AYS Daily Digest 21/07/17: Preliminary hearings for the Moria 35

Aftermath of the Moria detention centre police clashes / Amir Hampay released from prison / Greek authorities criticized for mishandling registration and housing of unaccompanied minors / Lighthouse Relief closing in Lesvos / Calling out for volunteers in Greece / Water scarcity in Serbia / People sleeping rough in Gorizia / And more news…

From a peaceful protest in Moria today

Moria 35

There is mounting evidence of excessive use of force by the police on Tuesday, and reports of ongoing police violence against the 35 currently in custody. However, given the extremely limited number of lawyers on the island, and the 48-hour timeline, the Moria 35 face serious criminal charges without access to meaningful due process. We strongly condemn these arrests and the violence that preceded them. Although the hearings are not open to the public, we call on all concerned individuals in and near Mytilene to show solidarity with the accused by being a peaceful presence outside the courthouse today and tomorrow.

Legal Centre Lesbos also condemned the police violence and treatment of detainees, saying access to food, water and medical care has been restricted and many remained without shoes. Preliminary hearings have started without the accused having been given any food, they wrote, also calling for a peaceful show of solidarity with the accused outside Mytilene Court.

Photos from United Rescue Aid

A video was published depicting police beating migrants who revolted on Tuesday, 18/7 due to long delays in examining their asylum claims, but also because of the circumstances in which they are forced to live in Moria.

Solidarity prevails


One refugee boat carrying 24 people arrived just before midnight a the North coast of Lesvos yesterday, a volunteer reports.

Lighthouse Relief closing in Lesvos

Lighthouse Relief is an essential player in north shore emergency coordination activities and will continue to advance an effective and dignified response to the ongoing crisis. Our team’s 24/7 spotting activities, landing support and assistance in overnight transit will carry on uninterrupted. As always, we will be ready to adjust our operations if the situation changes rapidly, and are fully prepared to reopen another shoreside camp if it once again becomes necessary to do so, they wrote.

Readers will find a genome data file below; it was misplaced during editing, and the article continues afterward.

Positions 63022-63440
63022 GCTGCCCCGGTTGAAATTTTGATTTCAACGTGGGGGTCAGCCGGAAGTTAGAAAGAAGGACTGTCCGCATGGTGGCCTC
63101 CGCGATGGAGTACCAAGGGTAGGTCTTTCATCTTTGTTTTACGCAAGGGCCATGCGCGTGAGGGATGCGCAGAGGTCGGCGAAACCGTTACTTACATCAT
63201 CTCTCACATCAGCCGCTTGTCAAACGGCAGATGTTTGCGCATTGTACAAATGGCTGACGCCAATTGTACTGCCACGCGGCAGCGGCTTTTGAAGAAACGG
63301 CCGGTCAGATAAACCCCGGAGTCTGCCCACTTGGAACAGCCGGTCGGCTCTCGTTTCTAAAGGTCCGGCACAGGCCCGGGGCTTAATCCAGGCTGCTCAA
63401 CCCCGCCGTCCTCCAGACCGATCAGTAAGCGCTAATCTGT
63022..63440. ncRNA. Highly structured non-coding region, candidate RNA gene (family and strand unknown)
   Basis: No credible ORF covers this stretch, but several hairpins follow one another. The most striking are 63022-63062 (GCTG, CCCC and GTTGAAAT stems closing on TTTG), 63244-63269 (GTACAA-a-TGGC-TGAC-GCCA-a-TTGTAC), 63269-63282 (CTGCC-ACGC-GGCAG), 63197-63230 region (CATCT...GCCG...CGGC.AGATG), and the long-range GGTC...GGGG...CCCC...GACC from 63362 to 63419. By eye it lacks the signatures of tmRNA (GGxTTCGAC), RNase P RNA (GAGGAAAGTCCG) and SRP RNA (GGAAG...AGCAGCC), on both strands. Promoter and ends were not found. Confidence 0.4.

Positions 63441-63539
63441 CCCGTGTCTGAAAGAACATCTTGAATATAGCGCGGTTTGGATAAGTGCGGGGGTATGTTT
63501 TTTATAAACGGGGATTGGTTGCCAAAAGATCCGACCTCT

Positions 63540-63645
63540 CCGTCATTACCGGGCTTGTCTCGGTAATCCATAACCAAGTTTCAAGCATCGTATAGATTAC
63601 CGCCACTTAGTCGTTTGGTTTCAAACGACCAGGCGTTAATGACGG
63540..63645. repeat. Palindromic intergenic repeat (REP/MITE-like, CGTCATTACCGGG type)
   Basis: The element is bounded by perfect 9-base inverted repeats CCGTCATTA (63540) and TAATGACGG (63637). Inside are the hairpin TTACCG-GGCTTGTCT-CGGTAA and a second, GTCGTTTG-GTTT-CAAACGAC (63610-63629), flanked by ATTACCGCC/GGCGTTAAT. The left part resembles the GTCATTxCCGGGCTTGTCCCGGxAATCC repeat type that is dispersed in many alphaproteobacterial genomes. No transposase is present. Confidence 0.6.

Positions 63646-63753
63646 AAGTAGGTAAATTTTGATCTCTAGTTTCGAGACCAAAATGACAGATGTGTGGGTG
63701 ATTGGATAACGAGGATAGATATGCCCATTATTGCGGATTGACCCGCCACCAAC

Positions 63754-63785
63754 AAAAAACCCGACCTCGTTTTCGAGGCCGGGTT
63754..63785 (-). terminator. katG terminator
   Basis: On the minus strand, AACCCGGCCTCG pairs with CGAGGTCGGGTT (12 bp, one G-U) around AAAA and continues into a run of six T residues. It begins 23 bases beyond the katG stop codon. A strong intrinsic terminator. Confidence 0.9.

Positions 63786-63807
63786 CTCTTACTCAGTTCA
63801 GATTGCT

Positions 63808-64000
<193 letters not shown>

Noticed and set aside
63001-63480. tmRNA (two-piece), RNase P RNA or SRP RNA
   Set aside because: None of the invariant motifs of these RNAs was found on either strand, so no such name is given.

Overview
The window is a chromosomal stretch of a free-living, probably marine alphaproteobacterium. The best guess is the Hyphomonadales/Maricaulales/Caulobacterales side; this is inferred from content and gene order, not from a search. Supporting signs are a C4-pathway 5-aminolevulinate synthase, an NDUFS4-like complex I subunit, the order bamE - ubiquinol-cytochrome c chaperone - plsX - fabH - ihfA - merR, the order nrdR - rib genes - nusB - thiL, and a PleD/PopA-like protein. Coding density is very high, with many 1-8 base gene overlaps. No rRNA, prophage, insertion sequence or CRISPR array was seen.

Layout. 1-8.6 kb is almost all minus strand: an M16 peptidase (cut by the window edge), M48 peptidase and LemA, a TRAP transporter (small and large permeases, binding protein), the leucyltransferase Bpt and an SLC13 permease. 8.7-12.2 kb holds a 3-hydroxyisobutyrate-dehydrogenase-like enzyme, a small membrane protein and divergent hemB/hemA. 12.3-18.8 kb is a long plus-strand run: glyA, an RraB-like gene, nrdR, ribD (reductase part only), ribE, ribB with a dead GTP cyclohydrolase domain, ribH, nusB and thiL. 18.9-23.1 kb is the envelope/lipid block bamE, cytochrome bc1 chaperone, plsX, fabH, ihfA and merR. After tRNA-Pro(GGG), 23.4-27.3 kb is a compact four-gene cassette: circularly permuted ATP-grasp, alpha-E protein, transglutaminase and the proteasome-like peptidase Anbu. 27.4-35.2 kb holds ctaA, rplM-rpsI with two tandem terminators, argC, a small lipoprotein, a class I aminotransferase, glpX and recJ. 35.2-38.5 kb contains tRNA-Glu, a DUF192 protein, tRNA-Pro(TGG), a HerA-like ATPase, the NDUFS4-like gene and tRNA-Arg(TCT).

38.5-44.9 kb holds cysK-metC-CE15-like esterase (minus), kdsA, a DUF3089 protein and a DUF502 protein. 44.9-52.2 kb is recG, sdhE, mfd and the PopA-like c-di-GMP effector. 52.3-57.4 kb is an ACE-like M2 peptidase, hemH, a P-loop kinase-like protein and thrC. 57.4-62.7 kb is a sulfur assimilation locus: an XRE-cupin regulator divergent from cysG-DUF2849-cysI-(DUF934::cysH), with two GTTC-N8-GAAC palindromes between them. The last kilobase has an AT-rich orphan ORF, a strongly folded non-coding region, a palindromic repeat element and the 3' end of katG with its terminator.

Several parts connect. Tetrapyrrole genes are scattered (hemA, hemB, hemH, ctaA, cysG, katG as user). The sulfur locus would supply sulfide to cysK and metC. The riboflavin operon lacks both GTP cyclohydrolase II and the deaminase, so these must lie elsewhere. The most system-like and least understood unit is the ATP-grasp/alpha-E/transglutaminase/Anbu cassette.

Hora community (Asklipiou 80) needs new German and English teachers to take over classes at the end of July. In total, they hold 25 classes in four languages at a variety of levels for over 200 students every day! No extensive experience or certification is required, as Khora provides teachers with a flexible curricular structure, teaching resources, and educational support.

Please contact Ryan if you are interested and have any questions.


30 July — 15 August (don’t have to be available the whole time)

ICOARM is seeking responsible and confident drivers as volunteers in our Asylum Seeker Transportation Service, in ATHENS, Greece. ICOARM is running a small-scale transportation service with one Athens camp. The service will provide transport to asylum seekers from the camp, to facilitate their attendance at their asylum application interview and workshops at various social centers. It is also providing means of transport for volunteers with our partner NGOs, delivering legal or medical drop-in services to camps, squats and urban housing across Greater Athens. Only asylum seekers legally able to travel via car, having the legal ‘white paper’ document, will be transported.